3D Imaging of Landslides

One of the areas of applied research we have been doing more of lately at the ISGS is delineation of landslides and creep failures. These occur on steep slopes where water works its way into the subsurface and reduces the friction that is holding the slope up.

Creep Failure, where land moves slowly over time. This causes damage to roadways and other infrastructure. It can occur steadily for decades if not stabilized. Creep failure, like other types of landslides, are often triggered by water in the subsurface reducing the friction between the materials that make up the slope. Image Credit: USGS

We have been working on using seismic and electrical geophysical methods to image the failure surfaces in landslides, to help engineers better understand the scale and type of remediation to undertake.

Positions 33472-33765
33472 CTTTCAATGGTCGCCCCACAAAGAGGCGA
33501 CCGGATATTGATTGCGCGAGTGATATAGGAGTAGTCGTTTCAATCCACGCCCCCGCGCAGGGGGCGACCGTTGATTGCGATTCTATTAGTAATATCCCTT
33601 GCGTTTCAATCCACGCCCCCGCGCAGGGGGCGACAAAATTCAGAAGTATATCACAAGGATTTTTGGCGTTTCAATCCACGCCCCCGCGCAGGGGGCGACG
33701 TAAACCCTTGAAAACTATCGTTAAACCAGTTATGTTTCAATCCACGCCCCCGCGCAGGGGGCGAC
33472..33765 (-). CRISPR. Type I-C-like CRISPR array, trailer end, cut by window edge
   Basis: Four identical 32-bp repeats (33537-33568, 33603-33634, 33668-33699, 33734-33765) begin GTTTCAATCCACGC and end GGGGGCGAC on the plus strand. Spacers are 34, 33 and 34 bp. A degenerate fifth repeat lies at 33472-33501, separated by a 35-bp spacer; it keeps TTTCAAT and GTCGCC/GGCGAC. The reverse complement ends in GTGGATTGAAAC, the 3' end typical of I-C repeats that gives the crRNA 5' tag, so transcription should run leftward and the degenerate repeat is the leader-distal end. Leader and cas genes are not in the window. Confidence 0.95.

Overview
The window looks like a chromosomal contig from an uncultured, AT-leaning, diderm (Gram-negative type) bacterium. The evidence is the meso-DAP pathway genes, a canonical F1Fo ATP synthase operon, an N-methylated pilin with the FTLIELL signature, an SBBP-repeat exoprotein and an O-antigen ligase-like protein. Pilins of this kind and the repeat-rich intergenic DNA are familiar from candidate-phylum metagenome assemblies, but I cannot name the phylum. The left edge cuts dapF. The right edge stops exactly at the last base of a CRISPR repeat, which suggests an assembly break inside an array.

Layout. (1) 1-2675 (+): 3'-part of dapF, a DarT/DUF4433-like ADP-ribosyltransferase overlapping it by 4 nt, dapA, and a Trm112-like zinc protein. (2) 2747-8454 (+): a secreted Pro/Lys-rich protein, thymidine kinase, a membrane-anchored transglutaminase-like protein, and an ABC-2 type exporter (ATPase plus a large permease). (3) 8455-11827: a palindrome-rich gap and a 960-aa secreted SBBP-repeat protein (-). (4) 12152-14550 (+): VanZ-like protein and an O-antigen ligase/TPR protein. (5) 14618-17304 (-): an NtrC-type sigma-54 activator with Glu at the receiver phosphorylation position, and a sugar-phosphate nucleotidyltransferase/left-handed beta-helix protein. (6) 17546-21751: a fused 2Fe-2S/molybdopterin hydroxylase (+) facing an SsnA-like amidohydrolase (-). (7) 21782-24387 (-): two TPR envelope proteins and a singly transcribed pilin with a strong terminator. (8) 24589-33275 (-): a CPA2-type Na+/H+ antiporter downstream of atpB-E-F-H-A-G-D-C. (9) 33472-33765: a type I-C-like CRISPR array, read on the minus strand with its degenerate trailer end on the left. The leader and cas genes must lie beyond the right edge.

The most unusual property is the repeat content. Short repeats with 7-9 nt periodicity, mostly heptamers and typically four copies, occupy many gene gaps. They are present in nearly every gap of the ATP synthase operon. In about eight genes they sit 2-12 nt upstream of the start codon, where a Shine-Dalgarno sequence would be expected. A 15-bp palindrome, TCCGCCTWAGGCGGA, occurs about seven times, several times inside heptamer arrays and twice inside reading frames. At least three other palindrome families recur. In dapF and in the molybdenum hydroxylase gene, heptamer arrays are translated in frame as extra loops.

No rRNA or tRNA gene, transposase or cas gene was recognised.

One recent example of the 3D modelling we have done with the data collected via electrical resistivity is shown below. The higher intensity red is higher conductivity, which at this site correlates to the failing material. The black is the approximate interface between the stable ground and the landslide material.

3D Tomography of the interface between the moving part of the hill (i.e., the landslide) and the stable part. Image Credit: ISGS
3D Tomography of electric resistivity distribution showing layers causing landslide in southern Illinois. Image Credit: ISGS

Aguacate: Water and Avocados in San Diego

I presented an overview of the work I did for my master’s thesis this past week as a part of the biweekly Illinois State Geological Survey seminar series. These are always interesting talks, and usually they have a lot more to do with geology than mine did!

My talk focuses on a survey with growers and interviews with stakeholders I performed surrounding farmland loss among avocado growers in San Diego County, California. There are some great charts, interesting trends, and provocative quotes and data throughout. Check it out below!